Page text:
Compass Reading Practice Test 2

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Read the following passage and answer the question  Swimming has developed from a primal mode of movement to an advanced hobby and competitive sport. Exercising nearly every muscle group, swimming is a rigorous sport and requires intense training. In competitions swimmers typically contend for the fastest time to complete a certain distance by performing a specific swimming stroke. Also, swimmers work to build endurance and an ability to swim over long distances. Because swimming has developed into a highly intricate competitive sport, where one wrong technique can disqualify a participant, it is interesting to ponder how the sport will evolve for people in the future, either advancing into a progressive purpose or regressing to a primal mode of movement. The structure of this passage could be best described in what way?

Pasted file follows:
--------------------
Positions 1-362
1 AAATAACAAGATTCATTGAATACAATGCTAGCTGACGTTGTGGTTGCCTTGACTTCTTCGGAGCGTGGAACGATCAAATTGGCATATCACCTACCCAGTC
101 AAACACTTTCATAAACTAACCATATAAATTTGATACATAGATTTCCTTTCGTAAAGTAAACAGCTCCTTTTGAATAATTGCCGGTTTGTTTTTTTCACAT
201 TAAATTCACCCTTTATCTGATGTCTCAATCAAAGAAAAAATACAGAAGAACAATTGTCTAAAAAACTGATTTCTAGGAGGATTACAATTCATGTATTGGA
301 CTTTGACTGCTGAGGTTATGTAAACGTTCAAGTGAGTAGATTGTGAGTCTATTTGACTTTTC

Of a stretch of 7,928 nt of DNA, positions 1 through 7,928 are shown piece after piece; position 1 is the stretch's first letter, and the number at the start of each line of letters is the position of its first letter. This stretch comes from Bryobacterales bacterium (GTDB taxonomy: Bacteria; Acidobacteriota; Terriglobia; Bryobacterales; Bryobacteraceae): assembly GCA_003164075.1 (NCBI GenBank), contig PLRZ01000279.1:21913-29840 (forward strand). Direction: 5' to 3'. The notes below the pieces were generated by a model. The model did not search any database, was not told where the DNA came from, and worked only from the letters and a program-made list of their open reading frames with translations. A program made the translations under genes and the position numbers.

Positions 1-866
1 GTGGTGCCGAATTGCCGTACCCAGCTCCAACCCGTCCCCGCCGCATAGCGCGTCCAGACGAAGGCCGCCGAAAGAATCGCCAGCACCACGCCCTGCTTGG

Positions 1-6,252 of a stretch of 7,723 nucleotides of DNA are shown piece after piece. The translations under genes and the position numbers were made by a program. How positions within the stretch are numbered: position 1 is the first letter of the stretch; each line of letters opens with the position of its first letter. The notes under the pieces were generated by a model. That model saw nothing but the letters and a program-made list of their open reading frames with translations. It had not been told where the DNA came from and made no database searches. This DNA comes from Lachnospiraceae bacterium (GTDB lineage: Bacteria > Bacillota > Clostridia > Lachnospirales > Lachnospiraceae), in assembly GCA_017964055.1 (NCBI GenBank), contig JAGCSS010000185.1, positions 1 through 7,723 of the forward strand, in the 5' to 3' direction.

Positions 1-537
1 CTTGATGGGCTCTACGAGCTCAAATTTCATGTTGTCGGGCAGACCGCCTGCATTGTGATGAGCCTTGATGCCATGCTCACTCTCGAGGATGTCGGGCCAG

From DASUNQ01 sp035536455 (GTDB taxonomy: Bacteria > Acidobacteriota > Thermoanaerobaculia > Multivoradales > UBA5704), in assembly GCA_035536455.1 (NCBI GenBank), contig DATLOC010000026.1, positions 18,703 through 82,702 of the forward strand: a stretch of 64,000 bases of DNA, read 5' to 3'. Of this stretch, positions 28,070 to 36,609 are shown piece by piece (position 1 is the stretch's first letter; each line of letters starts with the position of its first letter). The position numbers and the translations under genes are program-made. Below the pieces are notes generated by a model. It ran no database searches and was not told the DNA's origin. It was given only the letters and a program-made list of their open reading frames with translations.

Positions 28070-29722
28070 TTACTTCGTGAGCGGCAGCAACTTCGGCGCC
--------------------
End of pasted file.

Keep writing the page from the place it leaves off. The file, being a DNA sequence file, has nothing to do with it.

Correct! Wrong!

The passage begins by introducing swimming, narrowing it down to competitive sports and then expanding the concept to figure out what swimming will turn into in the future. Choice A and choice B are close in meaning, but choice A refers to implications, or effects, rather than deviations, or different versions resulting from changes. This minor change separates the two choices and makes B superior. Choice D is relevant, but it does not include the entire scope of the passage. Choice E only focuses on the conclusion and stretches beyond what the passage actually accomplishes. Choice B is best.